With the growing shortage of conventional building materials, bamboo building materials are seen as a substitute for steel, cement and wood, quietly pouring into the international market.
Due to its high hardness and strong wear resistance, bamboo products have become the green building materials to replace wood on the market today. Bamboo itself is a plant that can adapt to different climates and has a short growth cycle. It usually takes only 5 years to harvest, which greatly saves energy input. With the growing shortage of conventional building materials, bamboo building materials are seen as a substitute for steel, cement and wood, quietly pouring into the international market.
Bamboo grows all year round in fertile clay or sand in the tropics of about 28 to 50 degrees Celsius. Due to its structure and shape, there are about 1,100 to 1,500 species in the world, mainly in Asia, South America and Africa. Because bamboo has the characteristics of fast growth rate, light weight and low cost, the prospects in the field of building materials are very bright. Bamboo can be used not only to make traditional handicrafts, but also to make upholstery materials. Some special kinds of bamboo can also be used as supports (for example: scaffolding on the construction site).
Compared with wood, fresh wood products can produce many low-tech building materials, such as wood boards and wooden strips. Of course, it is also possible to produce building materials such as composite wood that require finishing. Bamboo products can also be used to produce these building materials. Bamboo products are used in the world much more than wood products. About one billion people in the world live in bamboo rooms. Especially in some developing countries, such as the Chinese Yi people, a nation that uses bamboo as a building material. Their bamboo buildings are made of bamboo, whether they are beams, ceilings, floors or walls. Of course, in the eyes of many people, bamboo building materials always represent poverty and backwardness. Most people prefer to live in modern apartments instead of living in the “mud shed” built by bamboo. This requires the innovation and development of bamboo building materials. Only the new type of bamboo building materials can get rid of the poor and backward building model in the past.
In recent years, bamboo has attracted attention in Western countries. As of 2005, many countries in Europe have tried to replace conventional building materials with bamboo building materials, such as the bamboo tower launched in Zurich in 1984 and the Rotterdam exhibition in the Netherlands in 1985, and the pedestrian bamboo bridge built in Amsterdam in the Netherlands in 1999. An amphitheatre built in Berlin, Germany in 2000, a bamboo pavilion at the Hannover Fair, and a Rotterdam bamboo pavilion built in 2002. These have become the object of study by architects.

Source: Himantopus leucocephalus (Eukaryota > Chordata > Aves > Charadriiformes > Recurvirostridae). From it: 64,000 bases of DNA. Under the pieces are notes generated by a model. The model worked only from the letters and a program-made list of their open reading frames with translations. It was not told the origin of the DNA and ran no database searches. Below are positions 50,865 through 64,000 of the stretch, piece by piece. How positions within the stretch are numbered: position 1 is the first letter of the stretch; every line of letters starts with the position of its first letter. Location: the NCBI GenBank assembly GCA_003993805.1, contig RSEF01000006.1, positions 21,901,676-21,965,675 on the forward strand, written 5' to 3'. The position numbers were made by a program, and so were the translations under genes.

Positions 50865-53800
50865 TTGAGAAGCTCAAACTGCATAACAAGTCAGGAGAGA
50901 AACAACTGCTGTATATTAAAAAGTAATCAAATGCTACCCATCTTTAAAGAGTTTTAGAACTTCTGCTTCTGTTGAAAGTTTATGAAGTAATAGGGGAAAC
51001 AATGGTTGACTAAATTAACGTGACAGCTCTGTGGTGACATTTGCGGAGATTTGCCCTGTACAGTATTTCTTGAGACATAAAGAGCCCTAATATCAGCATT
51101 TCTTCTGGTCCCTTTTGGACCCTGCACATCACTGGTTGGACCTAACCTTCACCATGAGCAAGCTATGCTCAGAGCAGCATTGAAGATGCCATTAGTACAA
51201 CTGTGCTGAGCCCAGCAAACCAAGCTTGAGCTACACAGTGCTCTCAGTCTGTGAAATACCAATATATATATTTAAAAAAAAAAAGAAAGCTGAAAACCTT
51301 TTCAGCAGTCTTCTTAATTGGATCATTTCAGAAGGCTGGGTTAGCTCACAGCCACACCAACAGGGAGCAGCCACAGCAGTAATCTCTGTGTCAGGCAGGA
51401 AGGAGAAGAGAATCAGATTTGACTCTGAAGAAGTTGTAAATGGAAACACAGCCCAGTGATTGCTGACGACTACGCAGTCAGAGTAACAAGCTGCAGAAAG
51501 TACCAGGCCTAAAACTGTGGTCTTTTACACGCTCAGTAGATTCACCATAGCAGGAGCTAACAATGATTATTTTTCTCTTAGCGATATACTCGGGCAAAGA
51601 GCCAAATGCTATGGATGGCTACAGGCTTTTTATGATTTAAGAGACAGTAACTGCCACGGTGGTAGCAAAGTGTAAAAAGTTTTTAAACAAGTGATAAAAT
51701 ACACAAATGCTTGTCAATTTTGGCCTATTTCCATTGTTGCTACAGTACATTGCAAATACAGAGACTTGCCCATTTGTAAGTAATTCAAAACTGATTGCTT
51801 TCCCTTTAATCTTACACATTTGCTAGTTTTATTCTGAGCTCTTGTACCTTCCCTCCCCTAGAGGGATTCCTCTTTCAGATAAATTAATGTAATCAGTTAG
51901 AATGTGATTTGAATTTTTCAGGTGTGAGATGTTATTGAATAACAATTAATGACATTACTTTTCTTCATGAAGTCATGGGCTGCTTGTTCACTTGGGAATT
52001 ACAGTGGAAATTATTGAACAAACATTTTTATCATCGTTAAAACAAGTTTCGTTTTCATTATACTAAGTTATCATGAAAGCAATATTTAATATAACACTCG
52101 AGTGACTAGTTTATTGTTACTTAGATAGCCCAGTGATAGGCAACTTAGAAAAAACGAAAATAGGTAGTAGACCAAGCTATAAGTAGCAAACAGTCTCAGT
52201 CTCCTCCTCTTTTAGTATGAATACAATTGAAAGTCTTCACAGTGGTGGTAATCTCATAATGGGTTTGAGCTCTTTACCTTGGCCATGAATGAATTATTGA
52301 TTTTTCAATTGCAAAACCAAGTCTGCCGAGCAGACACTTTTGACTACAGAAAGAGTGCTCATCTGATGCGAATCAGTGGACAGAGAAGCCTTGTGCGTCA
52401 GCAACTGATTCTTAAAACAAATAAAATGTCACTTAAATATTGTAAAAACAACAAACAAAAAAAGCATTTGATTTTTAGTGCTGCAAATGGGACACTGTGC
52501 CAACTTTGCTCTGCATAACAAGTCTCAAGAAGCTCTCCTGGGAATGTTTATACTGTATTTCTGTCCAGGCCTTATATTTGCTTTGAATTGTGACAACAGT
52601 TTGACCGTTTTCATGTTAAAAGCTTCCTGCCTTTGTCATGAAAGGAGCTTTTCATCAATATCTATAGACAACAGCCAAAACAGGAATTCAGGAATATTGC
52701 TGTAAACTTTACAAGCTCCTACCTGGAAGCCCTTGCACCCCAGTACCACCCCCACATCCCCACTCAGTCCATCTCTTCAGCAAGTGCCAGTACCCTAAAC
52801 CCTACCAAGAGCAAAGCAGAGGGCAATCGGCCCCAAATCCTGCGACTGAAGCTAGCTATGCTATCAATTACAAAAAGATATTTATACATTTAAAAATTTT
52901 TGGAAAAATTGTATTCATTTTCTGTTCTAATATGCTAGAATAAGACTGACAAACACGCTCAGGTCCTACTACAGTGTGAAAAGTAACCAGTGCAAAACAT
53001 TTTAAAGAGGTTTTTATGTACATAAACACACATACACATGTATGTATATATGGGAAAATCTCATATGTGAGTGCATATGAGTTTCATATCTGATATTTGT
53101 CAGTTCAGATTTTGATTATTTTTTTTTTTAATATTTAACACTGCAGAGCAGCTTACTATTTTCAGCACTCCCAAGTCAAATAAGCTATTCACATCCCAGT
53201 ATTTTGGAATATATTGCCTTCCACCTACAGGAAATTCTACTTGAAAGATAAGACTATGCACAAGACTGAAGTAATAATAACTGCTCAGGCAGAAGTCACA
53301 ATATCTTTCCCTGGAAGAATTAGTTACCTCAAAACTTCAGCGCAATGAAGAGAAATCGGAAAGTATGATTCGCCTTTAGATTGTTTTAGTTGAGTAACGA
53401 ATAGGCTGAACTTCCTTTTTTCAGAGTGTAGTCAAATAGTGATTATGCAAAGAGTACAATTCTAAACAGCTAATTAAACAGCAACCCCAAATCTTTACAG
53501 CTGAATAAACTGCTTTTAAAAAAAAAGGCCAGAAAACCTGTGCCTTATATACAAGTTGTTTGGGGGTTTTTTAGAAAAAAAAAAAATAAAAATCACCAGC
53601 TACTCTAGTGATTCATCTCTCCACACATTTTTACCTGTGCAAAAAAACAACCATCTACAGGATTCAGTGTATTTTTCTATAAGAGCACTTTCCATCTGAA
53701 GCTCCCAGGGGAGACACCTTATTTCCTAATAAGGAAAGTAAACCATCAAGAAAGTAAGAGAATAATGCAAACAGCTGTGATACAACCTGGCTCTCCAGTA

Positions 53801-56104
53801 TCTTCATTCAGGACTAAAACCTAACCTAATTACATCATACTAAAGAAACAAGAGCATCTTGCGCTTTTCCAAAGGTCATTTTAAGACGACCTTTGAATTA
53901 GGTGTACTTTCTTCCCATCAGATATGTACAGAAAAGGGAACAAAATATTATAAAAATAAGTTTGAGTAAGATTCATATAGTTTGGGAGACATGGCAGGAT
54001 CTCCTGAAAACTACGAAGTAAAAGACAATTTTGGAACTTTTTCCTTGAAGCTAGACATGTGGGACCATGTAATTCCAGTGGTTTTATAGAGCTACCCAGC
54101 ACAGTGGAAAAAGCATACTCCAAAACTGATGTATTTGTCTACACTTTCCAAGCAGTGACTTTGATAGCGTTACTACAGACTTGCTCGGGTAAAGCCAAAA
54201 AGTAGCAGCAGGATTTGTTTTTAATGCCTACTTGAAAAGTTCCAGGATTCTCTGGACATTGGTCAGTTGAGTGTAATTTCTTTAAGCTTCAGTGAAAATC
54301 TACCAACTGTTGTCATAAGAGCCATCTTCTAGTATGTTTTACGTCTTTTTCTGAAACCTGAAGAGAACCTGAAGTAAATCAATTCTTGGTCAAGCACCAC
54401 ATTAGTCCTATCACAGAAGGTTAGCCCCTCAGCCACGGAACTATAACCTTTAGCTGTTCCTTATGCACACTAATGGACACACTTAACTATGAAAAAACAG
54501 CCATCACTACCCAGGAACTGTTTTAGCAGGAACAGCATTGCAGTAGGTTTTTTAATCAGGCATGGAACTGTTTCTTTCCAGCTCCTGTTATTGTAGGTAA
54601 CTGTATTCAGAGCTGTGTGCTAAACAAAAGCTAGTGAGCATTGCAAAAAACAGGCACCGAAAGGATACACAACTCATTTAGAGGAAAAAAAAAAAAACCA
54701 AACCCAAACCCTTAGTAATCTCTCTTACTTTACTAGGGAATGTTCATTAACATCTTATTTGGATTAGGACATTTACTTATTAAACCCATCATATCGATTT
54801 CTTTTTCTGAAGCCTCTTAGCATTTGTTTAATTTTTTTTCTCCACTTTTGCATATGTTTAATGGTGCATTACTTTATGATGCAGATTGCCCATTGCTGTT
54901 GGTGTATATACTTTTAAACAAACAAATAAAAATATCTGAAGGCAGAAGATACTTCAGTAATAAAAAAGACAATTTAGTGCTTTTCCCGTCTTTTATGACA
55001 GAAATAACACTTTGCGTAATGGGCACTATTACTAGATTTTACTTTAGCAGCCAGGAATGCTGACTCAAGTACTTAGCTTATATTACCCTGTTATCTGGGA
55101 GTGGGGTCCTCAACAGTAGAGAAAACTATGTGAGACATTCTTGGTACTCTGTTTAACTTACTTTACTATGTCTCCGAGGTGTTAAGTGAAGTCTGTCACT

Researchers have studied the environmental load rate of bamboo building materials. The results show that the biggest obstacle to the promotion of bamboo products in Western countries is in the transportation sector. Since most of the bamboo raw materials need to be imported from Asia, South America or African countries, long-distance transportation causes damage to the environment. However, when it comes to building materials and environmental costs, the cost of using bamboo building materials is much lower than that of steel, cement, and wood building materials. Studies have shown that the use of bamboo building materials to improve the environment is 20 times that of other common building materials. This remarkable feature of bamboo building materials is first manifested in its natural structural characteristics. Its natural hollow structure makes the hardness and bearing capacity of bamboo much larger than other conventional building materials. In addition, the processing and utilization of bamboo is very simple. This determines the low energy consumption and high yield characteristics of the process.
Considering the entire life cycle of building materials from production to final disposal, bamboo products are not economical in terms of product value because their service life is shorter than conventional building materials such as reinforced concrete. Of course, if you only compare it with wood, bamboo products still have great value advantages. In addition, when calculating the value of the product, other economic expenses caused by the introduction of bamboo building materials were not added. For example, hiring experts to design, supervise construction, strengthen the quality control of bamboo producing areas, additional physical stress experiments, model construction and other costs are not calculated in the product value.